The Names Panel of the central .au registry auDA is considering whether to open up direct registrations of .au domain names eg. name.au. Presently it is only possible to register second-level domain names eg. name.com.au. A number of other country codes have been opened up for direct registrations in recent years including .cn (China), .uk (United Kingdom) and .nz (New Zealand), which is placing pressure on .au to follow suit despite auDA having previously rejected direct registrations.
Direct registration might benefit traders who have legitimate interests in a trade mark which has already been registered by a third party, particularly in the most desirable .com.au domain. However, it would also involve risks for trade mark owners, who usually must either defensively register their marks in the new domain releases or take other action such as notification of their rights in “sunrise” periods before launch, or otherwise engage in disputes with new domain name registrants. These involve added costs for trade mark owners.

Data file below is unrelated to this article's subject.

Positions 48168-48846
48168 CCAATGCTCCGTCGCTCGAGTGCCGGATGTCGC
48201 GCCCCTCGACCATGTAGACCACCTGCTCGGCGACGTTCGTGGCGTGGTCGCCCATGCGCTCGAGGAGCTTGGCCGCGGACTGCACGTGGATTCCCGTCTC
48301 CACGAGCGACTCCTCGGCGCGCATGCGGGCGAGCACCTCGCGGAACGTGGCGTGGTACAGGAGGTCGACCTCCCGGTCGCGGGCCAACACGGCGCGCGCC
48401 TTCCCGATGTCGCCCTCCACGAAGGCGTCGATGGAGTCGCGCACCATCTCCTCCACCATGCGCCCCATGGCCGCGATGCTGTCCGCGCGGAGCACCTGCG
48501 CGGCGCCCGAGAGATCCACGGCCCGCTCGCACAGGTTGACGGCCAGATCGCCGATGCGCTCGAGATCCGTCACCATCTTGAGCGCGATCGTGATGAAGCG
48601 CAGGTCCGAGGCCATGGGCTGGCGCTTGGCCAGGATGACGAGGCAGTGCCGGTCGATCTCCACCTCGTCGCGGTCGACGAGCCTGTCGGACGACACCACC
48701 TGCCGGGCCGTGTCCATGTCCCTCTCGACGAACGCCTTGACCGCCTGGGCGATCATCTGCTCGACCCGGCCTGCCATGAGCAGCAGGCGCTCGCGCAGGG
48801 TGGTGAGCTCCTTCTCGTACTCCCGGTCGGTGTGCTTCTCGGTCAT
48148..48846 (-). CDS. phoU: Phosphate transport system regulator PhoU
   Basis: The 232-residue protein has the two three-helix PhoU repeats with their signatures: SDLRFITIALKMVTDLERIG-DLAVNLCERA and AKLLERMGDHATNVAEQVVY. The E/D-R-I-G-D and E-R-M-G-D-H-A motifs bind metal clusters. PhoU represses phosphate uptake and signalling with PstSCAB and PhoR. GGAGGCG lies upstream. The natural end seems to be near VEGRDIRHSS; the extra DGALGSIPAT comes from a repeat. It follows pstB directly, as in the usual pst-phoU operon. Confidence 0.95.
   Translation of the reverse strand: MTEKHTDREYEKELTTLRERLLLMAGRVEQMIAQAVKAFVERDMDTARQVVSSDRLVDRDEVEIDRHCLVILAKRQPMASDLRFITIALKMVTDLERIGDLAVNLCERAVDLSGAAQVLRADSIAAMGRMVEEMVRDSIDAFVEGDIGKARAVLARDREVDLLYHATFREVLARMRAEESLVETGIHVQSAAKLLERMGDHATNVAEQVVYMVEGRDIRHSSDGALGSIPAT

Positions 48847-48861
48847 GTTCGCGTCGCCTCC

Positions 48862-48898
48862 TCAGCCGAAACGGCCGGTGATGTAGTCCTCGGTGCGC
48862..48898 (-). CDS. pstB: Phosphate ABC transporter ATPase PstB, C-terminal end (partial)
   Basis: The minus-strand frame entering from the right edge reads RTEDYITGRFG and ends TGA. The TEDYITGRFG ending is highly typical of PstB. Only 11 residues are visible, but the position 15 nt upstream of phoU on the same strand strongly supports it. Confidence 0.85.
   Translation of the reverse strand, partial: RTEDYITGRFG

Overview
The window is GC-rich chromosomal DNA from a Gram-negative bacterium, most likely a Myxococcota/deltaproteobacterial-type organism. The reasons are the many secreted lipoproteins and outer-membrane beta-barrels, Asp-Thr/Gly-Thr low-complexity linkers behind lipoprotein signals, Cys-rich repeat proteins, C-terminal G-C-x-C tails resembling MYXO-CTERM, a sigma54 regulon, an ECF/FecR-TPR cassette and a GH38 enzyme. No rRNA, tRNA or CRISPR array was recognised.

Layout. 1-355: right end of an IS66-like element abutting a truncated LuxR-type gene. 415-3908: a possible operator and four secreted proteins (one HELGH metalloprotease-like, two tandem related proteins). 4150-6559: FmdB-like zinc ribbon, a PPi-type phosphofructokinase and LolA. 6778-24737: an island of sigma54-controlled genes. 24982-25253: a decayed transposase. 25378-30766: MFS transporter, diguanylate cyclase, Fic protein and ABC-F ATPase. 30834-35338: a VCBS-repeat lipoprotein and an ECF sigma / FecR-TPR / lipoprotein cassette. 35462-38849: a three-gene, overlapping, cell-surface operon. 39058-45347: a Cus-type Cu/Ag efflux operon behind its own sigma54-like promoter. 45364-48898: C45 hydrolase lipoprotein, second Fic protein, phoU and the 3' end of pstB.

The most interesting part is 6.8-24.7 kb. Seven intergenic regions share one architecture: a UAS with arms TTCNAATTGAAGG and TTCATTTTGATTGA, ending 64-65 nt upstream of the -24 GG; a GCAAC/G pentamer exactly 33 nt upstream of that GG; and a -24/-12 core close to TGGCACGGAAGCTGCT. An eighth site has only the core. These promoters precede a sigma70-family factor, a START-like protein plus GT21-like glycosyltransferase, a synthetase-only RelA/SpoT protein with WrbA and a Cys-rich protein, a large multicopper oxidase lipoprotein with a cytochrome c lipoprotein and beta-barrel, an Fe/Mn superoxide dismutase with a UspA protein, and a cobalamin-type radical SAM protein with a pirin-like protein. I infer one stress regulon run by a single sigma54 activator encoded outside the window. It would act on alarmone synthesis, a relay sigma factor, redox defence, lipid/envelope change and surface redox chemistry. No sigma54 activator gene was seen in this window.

While there are commercial imperatives on the supply side for opening up the .au space, Gilbert + Tobin has submitted that if the Names Panel is considering such a radical change, any registrations should be on at least the same terms (including eligibility criteria) as currently applied to the existing second level domains, and that additional registrar-based protections such as the initial automatic reservation period adopted in relation to the release of the .uk domain should also be implemented to avoid a fresh round of cybersquatting and cost to Australian businesses.